We support Christian hospitals, but we can’t do it alone!
One recent study estimates that more than 50% of the healthcare in sub-Saharan Africa is provided by church-run Christian mission hospitals and health programs. Experience tells us it is likely closer to 70% of truly functional healthcare services. Sadly, these hospitals are now closing in great numbers. We have lost 200 Christian mission hospitals over the past 15 years in Asia, and we estimate hundreds more have closed across sub-Saharan Africa.
The Church’s role in healthcare for the poor
The Command to “heal the sick” is not just for healthcare professionals – it is for the entire Church. Christians invented ways of caring for the sick and dying, not for a paycheck, but rather as a core part of being His disciples.
Thousands of Christian mission hospitals were established in Africa, Asia, Latin America, and other regions of the world. These hospitals are a tangible demonstration of Christ’s love, mercy, and compassion, but sadly they are now closing in great numbers.
As the Church’s vision for healthcare has decreased, so has the number of full-time Christian medical workers serving the poor internationally. We estimate there are only about 1,300 serving full-time around the world.
There are hundreds of Church-run Christian hospitals in poor countries fighting for survival. They need the help of the Church in wealthy countries to fulfill God’s call to heal the sick.
Ways you can help
Pray with us
Support a national missionary to be a missionary physician or healthcare professional in their own country.
We need healthcare professionals but also teachers, mechanics, engineers, IT, photographers/ videographers, architects, carpenters, mechanics, and more.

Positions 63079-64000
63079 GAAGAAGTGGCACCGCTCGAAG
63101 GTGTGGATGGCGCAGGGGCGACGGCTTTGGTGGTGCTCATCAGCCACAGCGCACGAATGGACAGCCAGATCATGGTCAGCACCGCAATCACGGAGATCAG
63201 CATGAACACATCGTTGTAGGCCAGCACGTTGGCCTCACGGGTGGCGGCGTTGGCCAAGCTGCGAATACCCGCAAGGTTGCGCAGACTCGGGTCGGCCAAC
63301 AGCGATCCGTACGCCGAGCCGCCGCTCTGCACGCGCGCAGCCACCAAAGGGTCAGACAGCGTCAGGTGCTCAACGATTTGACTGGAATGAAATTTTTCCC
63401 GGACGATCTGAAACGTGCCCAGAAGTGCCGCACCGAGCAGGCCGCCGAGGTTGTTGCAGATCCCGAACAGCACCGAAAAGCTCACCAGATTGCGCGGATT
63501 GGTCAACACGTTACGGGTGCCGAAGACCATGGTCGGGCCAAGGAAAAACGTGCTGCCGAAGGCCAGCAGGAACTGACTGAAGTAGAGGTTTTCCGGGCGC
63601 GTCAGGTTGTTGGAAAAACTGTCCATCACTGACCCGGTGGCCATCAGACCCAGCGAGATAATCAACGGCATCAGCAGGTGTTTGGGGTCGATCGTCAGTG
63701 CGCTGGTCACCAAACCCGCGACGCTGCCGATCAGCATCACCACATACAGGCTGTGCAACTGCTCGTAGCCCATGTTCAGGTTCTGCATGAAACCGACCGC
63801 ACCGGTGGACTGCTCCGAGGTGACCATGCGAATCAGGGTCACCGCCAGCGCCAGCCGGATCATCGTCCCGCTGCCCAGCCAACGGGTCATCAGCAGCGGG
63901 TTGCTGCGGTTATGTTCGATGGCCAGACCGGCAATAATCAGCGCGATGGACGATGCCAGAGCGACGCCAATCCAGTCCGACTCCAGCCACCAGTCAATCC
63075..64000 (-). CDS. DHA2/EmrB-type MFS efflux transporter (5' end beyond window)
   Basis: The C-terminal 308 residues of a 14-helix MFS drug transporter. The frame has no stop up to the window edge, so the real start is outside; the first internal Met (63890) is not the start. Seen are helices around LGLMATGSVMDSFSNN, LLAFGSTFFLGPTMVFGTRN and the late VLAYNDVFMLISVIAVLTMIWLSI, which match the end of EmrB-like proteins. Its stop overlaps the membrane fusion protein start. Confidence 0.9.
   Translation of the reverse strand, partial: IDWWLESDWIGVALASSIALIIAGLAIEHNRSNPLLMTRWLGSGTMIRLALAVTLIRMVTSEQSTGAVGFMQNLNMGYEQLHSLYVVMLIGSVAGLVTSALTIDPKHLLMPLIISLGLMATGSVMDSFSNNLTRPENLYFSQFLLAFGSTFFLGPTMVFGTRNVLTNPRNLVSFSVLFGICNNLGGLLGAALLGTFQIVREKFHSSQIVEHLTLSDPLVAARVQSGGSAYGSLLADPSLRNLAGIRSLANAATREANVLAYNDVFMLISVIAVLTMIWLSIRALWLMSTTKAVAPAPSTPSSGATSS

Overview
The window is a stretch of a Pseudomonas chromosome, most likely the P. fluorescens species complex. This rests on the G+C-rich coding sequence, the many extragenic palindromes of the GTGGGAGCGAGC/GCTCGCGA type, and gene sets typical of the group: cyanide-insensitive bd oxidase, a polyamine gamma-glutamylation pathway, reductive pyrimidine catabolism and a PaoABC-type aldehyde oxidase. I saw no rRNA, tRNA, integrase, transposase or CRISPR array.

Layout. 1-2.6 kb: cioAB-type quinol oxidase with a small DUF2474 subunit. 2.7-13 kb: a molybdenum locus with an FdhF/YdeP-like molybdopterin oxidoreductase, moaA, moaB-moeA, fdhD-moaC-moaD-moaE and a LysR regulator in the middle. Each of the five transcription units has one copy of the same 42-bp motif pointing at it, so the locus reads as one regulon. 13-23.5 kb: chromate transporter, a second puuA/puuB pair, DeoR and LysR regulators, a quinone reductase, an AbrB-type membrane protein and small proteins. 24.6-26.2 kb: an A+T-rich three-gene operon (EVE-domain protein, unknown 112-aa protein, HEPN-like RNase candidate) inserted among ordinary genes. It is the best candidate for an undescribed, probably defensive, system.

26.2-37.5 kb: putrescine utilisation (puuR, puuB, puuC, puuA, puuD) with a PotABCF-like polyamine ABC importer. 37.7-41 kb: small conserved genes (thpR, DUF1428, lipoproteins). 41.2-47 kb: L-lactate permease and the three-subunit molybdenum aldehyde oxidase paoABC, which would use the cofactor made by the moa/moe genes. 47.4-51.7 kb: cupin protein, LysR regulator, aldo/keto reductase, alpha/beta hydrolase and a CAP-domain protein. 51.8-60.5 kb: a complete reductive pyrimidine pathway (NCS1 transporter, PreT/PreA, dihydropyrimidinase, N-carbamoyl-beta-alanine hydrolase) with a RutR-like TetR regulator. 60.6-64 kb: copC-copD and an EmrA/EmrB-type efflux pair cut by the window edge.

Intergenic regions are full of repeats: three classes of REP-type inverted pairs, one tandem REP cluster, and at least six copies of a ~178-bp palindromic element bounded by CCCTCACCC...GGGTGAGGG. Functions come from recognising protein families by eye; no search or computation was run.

Invite CHSC to Speak or Host a Medical Missions Event at your Church
Have We Left Our First Love?
Healing the sick has always been part of the Christian identity. From the earliest promise of healing in Exodus 15:25 and 26, to the missionary journeys of Paul, healing has been an integral part of the Christian faith. Even the medical emblem we are all so familiar with comes directly from the Old Testament Book of Numbers chapter 21. It is that emblem Jesus compares himself to in John Chapter 3.
The first ecumenical council of Nicea in 325 AD directed bishops to establish places to care for the sick and dying hospices/hospitals. The first hospital was built by in Caesarea on Cappadocia about 369 AD. It was one of a “large number of buildings with houses for physicians and nurses, workshops, and industrial schools.” In about 390, Fabiola, a wealthy widow and student of St. Jerome, built the first hospital in Western Europe, in the city of Rome.
By the sixth century, hospitals were linked with monasteries. The love for Christ was their motivation. St. Benedict in the sixth century placed the care of the sick central to the Benedictine religious order in their monasteries. He stated “Care of the sick, is to be placed above… every other duty, as if indeed Christ was being directly served by waiting on them.”